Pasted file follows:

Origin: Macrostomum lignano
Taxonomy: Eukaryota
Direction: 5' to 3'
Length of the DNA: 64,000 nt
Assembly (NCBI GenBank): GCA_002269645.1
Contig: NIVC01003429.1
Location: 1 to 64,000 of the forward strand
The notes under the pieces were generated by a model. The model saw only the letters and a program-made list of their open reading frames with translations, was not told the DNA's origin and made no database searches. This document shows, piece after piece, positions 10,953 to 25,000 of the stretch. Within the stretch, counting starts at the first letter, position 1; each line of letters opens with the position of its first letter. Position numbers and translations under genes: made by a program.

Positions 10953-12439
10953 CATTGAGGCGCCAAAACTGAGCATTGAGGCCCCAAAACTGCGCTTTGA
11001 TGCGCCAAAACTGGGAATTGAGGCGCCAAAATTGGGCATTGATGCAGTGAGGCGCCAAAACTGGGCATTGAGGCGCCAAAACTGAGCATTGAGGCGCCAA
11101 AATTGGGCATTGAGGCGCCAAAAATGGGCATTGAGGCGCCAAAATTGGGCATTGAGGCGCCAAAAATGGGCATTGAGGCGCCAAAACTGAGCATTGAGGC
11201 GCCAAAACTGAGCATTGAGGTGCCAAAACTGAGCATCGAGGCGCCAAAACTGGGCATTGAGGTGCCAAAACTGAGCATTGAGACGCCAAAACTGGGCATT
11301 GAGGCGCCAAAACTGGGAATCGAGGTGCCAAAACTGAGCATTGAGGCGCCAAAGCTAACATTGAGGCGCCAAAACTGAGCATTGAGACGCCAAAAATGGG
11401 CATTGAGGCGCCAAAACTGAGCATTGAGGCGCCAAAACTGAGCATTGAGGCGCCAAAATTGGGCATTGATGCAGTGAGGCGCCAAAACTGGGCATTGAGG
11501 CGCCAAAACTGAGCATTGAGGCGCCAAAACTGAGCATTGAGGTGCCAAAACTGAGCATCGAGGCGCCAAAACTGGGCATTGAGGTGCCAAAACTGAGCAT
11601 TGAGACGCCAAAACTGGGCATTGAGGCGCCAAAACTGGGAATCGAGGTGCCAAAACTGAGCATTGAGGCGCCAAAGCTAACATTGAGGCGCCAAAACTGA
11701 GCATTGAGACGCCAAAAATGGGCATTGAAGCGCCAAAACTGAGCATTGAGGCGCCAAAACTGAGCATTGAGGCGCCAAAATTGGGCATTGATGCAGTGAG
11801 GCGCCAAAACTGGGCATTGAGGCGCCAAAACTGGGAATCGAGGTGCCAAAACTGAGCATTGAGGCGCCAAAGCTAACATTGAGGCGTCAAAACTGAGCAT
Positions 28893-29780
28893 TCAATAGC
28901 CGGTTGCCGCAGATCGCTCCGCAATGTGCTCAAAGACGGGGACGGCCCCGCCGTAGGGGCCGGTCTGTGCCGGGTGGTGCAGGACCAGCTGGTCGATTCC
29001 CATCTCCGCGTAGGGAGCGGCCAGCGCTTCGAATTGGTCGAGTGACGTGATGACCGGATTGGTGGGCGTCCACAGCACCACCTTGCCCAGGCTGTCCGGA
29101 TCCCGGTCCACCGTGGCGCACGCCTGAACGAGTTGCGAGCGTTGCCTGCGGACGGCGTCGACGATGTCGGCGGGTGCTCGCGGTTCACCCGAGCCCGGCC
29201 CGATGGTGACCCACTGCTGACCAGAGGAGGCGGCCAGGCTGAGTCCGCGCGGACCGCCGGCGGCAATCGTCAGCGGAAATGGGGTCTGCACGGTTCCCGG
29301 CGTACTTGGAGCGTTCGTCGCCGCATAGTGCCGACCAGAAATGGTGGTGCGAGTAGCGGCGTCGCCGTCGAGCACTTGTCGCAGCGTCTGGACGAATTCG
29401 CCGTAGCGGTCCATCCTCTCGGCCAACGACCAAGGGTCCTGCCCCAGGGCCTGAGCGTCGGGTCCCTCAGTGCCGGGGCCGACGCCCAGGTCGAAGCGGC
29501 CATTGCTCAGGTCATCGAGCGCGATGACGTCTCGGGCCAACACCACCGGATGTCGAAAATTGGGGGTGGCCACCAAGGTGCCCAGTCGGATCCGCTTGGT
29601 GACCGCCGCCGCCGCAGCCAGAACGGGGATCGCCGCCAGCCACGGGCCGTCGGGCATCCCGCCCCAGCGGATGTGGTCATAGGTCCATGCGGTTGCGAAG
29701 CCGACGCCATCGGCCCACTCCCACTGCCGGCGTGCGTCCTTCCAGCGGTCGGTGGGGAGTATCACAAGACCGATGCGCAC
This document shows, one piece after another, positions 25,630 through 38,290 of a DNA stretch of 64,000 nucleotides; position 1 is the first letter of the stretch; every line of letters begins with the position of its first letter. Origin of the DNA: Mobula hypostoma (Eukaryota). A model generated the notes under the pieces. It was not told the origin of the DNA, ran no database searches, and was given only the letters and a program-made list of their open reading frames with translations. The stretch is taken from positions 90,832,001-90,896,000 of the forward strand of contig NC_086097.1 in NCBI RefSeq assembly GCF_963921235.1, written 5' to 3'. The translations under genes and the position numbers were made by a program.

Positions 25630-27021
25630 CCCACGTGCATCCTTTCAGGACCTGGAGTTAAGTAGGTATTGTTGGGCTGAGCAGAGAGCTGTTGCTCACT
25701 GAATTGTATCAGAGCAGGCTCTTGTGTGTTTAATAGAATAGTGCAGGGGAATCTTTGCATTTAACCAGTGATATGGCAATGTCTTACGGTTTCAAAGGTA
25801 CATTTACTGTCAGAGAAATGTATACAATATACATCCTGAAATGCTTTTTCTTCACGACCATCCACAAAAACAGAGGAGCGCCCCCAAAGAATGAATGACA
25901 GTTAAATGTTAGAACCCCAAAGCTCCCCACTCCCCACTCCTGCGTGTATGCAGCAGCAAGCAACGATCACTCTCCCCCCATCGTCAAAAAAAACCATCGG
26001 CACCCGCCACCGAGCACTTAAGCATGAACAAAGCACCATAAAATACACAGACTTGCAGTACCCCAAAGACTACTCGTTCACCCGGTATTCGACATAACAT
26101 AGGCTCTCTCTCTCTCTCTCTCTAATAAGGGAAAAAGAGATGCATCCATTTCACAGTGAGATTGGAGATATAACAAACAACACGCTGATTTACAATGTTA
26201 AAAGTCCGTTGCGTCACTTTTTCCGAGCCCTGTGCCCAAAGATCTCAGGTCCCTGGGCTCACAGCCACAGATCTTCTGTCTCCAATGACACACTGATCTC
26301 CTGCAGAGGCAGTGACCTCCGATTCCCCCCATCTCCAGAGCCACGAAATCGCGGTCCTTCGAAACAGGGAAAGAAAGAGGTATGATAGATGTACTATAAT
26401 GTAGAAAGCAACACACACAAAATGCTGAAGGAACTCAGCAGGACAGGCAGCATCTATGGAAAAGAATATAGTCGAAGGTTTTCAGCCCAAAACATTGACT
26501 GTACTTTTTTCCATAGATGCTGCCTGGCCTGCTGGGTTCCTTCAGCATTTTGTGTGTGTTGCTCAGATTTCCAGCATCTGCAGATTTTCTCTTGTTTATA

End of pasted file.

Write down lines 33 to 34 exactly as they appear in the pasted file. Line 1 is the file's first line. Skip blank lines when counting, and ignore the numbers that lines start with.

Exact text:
25630 CCCACGTGCATCCTTTCAGGACCTGGAGTTAAGTAGGTATTGTTGGGCTGAGCAGAGAGCTGTTGCTCACT
25701 GAATTGTATCAGAGCAGGCTCTTGTGTGTTTAATAGAATAGTGCAGGGGAATCTTTGCATTTAACCAGTGATATGGCAATGTCTTACGGTTTCAAAGGTA